Rolf Harris had an appetite for sexually assaulting young girls and women, leading him to commit a series of "brazen" attacks spanning 30 years, a court has heard.
A blind, disabled woman and a 12-year-old girl were among those allegedly groped by the TV entertainer, who is on trial for another wave of sex charges said to have taken place between 1971 and 2004.
The alleged assaults against seven girls and women happened in public, prompting at least two of his victims to dub him a "dirty old man".
Prosecutor Jonathan Rees asked jury members at Southwark Crown Court to consider whether it was the 86-year-old's celebrity status that had made him so audacious.
Comments often accompanied the unwanted caresses, the court heard, with Harris allegedly asking a 13-year-old girl: "Do you often get molested on a Saturday morning?" as he placed his hand under her clothed breast.
The incident allegedly took place following a broadcast of children's television show Saturday Superstore at BBC Television Centre in White City, west London, in 1983.
On another occasion he said to a 12-year-old girl, eager to get a signed autograph from her Aussie hero, "let's give you a little cuddle" before putting his hand up her skirt.
A 14-year-old girl was left shocked and frightened after Harris pulled her on to his lap and touched her under her skirt while she attended a youth music event in London in 1971 , the jury heard.
Now an adult, the victim gave evidence via videolink, telling the court: "I felt that he had placed his hand where he shouldn't have, a private area."
She told her father almost immediately after, adding : "My father went straight up to him and spoke to him. I don't know what he said."
A 27-year-old woman, described as "vulnerable" by the prosecutor, was allegedly groped by Harris at Moorfields Eye Hospital in London in the 1970s. She was not at that time an in-patient.
It is alleged Harris approached her and said: "Has anyone told you what a good-looking woman you are?'."
He declined a handshake, Mr Rees said, and instead "crouched down, kissed the back of her neck and ... began slobbering over her".
Despite telling him to stop, Harris put one hand down the back of her skirt before allegedly cupping her breasts and squeezing her nipples, the jury was told.
She warned him she would prise his fingers off her and hurt him if he did not stop, and while bending his fingers back became aware of a wedding ring on his left hand, Mr Rees said.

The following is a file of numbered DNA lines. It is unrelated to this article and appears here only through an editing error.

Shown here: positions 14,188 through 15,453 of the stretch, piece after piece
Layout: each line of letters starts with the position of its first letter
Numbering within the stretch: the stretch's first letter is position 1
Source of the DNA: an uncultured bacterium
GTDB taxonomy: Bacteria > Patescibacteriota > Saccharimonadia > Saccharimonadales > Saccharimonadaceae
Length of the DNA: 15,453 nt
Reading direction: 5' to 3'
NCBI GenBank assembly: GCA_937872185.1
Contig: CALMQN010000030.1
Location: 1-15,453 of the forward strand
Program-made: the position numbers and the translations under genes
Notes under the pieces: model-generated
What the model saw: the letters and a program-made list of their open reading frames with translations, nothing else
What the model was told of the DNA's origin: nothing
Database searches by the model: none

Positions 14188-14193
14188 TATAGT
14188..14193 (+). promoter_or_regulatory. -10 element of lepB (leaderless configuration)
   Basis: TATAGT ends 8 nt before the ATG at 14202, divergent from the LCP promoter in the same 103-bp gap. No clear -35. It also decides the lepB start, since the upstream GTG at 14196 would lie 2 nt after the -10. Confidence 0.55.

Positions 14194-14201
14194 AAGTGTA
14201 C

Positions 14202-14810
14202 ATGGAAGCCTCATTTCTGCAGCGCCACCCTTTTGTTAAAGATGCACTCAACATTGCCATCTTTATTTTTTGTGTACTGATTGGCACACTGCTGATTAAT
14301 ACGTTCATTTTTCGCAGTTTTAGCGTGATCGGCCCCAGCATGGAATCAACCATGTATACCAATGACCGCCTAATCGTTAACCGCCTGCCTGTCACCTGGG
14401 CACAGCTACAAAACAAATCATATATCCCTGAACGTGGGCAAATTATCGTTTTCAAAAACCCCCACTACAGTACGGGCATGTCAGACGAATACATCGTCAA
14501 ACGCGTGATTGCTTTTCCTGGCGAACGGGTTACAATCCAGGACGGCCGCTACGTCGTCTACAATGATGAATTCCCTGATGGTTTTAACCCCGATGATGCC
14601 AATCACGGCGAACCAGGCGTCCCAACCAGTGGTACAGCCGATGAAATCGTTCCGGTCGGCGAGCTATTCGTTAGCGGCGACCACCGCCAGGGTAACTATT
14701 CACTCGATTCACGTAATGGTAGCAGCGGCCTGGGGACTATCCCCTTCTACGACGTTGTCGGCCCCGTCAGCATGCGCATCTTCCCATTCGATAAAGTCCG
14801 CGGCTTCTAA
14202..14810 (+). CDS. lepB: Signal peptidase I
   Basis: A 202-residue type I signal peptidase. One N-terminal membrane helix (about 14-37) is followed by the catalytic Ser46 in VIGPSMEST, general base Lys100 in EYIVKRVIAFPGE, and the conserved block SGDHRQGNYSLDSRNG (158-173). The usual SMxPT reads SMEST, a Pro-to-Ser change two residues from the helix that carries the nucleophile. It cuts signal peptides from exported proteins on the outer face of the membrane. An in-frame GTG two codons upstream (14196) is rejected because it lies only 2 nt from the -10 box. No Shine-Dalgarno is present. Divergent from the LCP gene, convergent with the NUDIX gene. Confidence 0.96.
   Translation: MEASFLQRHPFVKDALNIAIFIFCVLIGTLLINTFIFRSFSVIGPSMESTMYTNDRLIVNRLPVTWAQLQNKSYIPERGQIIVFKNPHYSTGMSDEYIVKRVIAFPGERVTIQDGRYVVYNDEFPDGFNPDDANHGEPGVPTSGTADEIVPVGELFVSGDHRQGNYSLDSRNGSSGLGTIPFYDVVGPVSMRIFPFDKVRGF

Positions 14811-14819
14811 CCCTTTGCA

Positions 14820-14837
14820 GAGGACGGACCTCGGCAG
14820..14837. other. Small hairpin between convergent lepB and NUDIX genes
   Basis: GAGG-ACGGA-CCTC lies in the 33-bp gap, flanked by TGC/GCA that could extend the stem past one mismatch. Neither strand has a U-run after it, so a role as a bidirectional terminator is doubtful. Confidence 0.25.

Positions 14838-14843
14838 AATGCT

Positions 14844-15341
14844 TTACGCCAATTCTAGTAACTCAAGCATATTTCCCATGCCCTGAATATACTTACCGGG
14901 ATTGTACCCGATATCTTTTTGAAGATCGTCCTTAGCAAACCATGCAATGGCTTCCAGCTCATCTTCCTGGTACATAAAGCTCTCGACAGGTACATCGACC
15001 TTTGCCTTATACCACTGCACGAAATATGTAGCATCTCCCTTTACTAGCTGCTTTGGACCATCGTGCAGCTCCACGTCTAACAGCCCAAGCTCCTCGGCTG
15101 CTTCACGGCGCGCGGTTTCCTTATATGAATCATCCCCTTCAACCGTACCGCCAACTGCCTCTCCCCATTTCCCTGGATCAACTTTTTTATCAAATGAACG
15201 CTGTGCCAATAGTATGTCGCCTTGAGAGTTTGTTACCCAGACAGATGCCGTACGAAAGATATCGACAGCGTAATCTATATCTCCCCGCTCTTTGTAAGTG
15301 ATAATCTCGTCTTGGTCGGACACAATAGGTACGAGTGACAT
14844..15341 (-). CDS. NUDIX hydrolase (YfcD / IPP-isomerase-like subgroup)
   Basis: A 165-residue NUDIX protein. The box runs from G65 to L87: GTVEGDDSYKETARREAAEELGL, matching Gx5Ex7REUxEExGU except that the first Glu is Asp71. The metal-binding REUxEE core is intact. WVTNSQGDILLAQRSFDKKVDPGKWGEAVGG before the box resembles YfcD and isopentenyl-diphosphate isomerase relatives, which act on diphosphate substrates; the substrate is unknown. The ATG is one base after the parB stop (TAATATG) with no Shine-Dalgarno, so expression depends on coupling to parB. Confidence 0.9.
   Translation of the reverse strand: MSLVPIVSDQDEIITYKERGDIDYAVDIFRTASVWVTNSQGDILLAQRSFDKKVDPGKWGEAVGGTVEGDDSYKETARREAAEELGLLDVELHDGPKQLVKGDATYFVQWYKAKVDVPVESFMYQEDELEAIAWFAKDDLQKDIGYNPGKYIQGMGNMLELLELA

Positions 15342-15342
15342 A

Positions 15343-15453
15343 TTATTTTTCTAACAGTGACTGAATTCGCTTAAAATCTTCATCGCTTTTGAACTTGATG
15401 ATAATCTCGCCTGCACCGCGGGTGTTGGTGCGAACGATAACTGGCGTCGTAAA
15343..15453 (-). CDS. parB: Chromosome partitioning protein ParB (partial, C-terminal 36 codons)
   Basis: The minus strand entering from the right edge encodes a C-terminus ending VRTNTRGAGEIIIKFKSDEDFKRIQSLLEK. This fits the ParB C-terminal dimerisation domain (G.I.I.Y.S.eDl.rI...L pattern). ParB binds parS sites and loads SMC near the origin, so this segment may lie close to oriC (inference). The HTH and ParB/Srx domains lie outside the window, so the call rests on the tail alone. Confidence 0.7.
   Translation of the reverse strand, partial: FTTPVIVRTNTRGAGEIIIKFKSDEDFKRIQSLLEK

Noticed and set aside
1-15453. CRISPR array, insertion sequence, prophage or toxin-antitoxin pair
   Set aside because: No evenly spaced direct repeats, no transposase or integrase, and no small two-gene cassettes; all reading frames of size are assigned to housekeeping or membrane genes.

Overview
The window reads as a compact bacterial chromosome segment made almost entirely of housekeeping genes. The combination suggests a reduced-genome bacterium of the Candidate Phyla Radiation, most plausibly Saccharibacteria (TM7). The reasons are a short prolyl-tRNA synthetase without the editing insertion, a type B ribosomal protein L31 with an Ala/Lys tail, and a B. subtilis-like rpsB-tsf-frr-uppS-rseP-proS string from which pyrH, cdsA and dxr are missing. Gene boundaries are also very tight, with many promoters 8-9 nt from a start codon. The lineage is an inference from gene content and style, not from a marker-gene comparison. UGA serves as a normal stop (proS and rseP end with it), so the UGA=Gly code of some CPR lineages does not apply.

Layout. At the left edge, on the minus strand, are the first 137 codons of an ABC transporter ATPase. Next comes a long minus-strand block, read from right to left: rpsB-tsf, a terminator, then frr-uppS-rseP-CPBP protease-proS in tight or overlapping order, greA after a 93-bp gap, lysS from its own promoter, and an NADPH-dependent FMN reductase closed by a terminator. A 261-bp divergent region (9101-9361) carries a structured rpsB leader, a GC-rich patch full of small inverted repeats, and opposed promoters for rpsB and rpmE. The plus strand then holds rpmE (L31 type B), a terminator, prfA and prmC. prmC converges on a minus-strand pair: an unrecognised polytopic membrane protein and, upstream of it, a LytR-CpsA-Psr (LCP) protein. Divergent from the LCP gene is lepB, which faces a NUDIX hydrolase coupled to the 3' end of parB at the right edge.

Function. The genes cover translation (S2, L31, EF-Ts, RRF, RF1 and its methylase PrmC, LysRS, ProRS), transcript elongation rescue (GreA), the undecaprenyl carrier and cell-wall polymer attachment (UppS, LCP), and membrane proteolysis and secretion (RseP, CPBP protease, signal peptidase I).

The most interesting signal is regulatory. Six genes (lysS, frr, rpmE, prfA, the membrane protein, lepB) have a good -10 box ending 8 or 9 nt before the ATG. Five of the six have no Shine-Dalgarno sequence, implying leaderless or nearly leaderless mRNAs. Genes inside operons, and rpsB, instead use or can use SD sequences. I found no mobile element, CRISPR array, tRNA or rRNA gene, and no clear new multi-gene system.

The prosecution argues, despite Harris's assertion that he would not act in the manner described in the incidents, his previous convictions establish he has "a propensity for indecently assaulting young females".
He said the truth was that "Mr Harris's appetite for sexually assaulting young girls and women" had led him to commit the alleged offences, telling the jurors they must make their own minds up if this was so.
It also alleged that Harris grabbed the breast of a teenager who was helping on the TV programme Star Games in the summer of 1978, who thought he told her she was "a bit irresistible".
In 2002 Harris is said to have stroked the lower back of an 18-year-old woman at a music studio near London Bridge and told her: "If you were to join up the two dimples on a woman's back to your bum crack it would make the shape of a diamond; I think it's really sexy."
Two men who saw the alleged incident recalled Harris's behaviour, Mr Rees told the jury, "variously describing it as creepy, cringing and lecherous".
The most recent alleged assault, in 2004, involved a then BBC employee who accused Harris of grabbing her breasts and thrusting his crotch against her at an event after the filming of a television show in 2004.
Mr Rees said the woman, aged 42 at the time, recalled "there were lots of people about but no-one reacted".
Jurors were told Harris, who appeared by video-link, is serving a sentence at Stafford Prison for a series of offences of indecent assault carried out on four female victims.
He maintains his innocence, the prosecutor said, and has pleaded not guilty to the seven counts of indecent assault and one alternative charge of sexual assault.
Each of the new alleged victims contacted the police or the NSPCC in the wake of the "widespread publicity" surrounding the first trial, Mr Rees said.
In December last year, Judge Alistair McCreath ruled the entertainer, whose niece Jenny Harris and husband were in court, would not have to attend proceedings in person because of his age and health.
The case, which is expected to last six weeks, was adjourned until 9.30am on Thursday.